16. The publication said that it did not consider that the complainant had explained in his complaint what information in the telephone calls between himself and the former MP he considered to be private. It said that it was not the case that all conversations were intrinsically private and did not consider that the complainant had a reasonable expectation of privacy over any of the information published.  It said that, in any event, there was an overriding public interest in reporting on the details of these telephone calls, specifically in relation to detecting or exposing crime, or the threat of crime or serious impropriety, and raising or contributing to a matter of public debate, including serious cases of impropriety, unethical conduct or incompetence concerning the public. It said that there was a public interest in the dispute between the former MP and the Tory donor, as well as the Conservative Party’s handling of the matter, treatment of women in politics and its relationship with business figures. It said that where the female former MP had contacted the police, this suggested she considered there to be serious impropriety. The publication said its Legal Department and Managing Editors’ Office had carefully considered which exact details from the telephone calls were necessary to include to serve the public interest, and that the quotes were necessary to demonstrate the former MP’s concerns. It said that it also carefully considered the balance between any possible intrusion into the complainant’s privacy and the public interest served, concluding that any such intrusion was minimal and proportionate as it only reported his views on the topic of the mediation itself, rather than personal information about him.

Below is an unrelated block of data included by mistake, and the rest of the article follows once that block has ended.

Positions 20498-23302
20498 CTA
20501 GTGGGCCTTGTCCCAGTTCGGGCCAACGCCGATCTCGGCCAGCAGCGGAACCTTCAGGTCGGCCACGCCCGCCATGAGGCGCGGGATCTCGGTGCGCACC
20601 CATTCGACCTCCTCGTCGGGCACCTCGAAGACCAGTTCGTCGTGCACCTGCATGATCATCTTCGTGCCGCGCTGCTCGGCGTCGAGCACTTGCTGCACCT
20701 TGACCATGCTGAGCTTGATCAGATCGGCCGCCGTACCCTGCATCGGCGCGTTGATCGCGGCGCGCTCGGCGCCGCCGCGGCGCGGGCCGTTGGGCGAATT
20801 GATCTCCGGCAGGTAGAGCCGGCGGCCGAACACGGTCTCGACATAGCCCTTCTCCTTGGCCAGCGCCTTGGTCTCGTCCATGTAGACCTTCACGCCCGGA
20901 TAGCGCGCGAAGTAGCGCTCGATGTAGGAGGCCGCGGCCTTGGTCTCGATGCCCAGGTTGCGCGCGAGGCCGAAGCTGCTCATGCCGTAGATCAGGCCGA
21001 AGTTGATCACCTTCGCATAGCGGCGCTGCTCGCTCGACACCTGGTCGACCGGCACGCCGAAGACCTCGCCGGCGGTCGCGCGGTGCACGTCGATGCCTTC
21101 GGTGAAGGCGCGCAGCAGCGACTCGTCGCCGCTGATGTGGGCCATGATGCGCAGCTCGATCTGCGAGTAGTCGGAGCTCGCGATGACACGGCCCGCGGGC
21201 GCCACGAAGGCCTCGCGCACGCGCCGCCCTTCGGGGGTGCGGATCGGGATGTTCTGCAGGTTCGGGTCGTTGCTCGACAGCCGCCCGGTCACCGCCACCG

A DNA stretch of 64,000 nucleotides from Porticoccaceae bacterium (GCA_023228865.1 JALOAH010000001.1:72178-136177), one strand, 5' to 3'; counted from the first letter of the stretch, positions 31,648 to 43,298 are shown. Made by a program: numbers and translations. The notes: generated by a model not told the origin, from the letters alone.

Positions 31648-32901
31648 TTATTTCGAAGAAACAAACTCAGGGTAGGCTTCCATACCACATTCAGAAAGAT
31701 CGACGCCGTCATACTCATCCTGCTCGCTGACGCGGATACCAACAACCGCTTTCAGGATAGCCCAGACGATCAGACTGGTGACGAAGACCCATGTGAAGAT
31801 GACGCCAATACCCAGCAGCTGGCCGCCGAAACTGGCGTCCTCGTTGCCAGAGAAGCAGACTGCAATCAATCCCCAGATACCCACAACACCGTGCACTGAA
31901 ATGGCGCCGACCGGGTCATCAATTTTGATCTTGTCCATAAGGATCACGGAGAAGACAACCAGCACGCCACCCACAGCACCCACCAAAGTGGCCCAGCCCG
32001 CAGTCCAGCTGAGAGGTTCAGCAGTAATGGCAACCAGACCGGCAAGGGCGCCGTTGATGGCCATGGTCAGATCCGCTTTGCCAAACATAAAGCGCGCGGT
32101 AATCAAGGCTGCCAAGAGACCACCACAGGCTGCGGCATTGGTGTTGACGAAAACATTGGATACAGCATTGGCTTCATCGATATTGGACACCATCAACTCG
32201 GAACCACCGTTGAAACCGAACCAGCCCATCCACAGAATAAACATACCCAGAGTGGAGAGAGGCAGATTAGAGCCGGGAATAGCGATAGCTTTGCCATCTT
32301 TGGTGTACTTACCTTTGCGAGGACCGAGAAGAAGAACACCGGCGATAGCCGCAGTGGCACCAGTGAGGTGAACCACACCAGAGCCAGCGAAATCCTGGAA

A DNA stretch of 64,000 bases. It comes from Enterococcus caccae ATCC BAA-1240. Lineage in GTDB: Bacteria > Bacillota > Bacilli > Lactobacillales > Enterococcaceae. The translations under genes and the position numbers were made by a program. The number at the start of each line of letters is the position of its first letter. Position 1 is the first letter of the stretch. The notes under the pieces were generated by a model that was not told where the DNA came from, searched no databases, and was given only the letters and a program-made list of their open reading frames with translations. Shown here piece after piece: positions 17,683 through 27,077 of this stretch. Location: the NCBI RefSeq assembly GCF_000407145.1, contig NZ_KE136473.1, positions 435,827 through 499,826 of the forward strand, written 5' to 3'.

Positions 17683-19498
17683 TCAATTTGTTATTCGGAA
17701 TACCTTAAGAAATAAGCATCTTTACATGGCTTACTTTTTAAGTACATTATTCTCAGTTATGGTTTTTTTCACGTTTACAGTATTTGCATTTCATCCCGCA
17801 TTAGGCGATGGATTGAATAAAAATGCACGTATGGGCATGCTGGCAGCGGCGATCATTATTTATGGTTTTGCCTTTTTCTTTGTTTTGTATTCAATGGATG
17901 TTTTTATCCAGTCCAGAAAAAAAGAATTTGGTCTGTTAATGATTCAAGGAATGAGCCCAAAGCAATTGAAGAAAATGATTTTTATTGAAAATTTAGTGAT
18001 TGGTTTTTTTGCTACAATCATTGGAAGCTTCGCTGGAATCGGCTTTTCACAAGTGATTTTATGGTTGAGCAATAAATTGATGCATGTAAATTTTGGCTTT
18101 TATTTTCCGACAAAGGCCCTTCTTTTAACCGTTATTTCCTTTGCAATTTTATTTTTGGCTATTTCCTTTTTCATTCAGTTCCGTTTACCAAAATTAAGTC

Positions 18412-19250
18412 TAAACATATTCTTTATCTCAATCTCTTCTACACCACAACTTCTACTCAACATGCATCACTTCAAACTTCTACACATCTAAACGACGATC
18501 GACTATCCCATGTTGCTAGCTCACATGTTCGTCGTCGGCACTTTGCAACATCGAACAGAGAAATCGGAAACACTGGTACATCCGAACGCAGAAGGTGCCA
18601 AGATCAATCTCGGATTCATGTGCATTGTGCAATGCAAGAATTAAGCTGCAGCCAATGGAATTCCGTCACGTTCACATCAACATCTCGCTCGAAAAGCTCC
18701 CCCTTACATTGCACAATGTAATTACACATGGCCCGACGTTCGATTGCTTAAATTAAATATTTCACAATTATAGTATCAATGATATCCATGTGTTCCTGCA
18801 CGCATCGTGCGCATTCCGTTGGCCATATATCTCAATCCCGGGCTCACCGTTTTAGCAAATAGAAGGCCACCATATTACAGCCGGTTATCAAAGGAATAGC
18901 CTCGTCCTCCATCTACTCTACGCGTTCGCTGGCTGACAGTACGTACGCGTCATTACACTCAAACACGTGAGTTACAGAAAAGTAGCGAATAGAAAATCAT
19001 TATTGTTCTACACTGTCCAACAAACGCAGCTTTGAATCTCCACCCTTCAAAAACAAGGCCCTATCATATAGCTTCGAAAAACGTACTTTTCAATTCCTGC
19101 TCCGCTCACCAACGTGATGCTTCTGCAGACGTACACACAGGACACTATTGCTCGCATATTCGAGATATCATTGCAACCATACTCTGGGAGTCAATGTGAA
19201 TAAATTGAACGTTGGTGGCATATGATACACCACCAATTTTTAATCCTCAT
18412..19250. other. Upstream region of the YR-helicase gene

17. The newspaper also said that as it had not reported that the complainant was under investigation by the police, there was no breach of his privacy when reporting that a complaint had been made to the police.

18. The publication did not consider that Clause 10 was engaged. It said that recording a telephone call without a participant’s knowledge did not constitute the use of a “clandestine listening device”, nor had any misrepresentation or subterfuge been utilised in the gathering of the information. The newspaper stated that the telephone call was recorded with the purpose of taking a contemporaneous note, and that recording the telephone call did not mean any further information was gathered that was not already available.

Relevant Code Provisions

Clause 1 (Accuracy)

i) The Press must take care not to publish inaccurate, misleading or distorted information or images, including headlines not supported by the text.

ii) A significant inaccuracy, misleading statement or distortion must be corrected, promptly and with due prominence, and — where appropriate — an apology published. In cases involving IPSO, due prominence should be as required by the regulator.

iii) A fair opportunity to reply to significant inaccuracies should be given, when reasonably called for.

iv) The Press, while free to editorialise and campaign, must distinguish clearly between comment, conjecture and fact.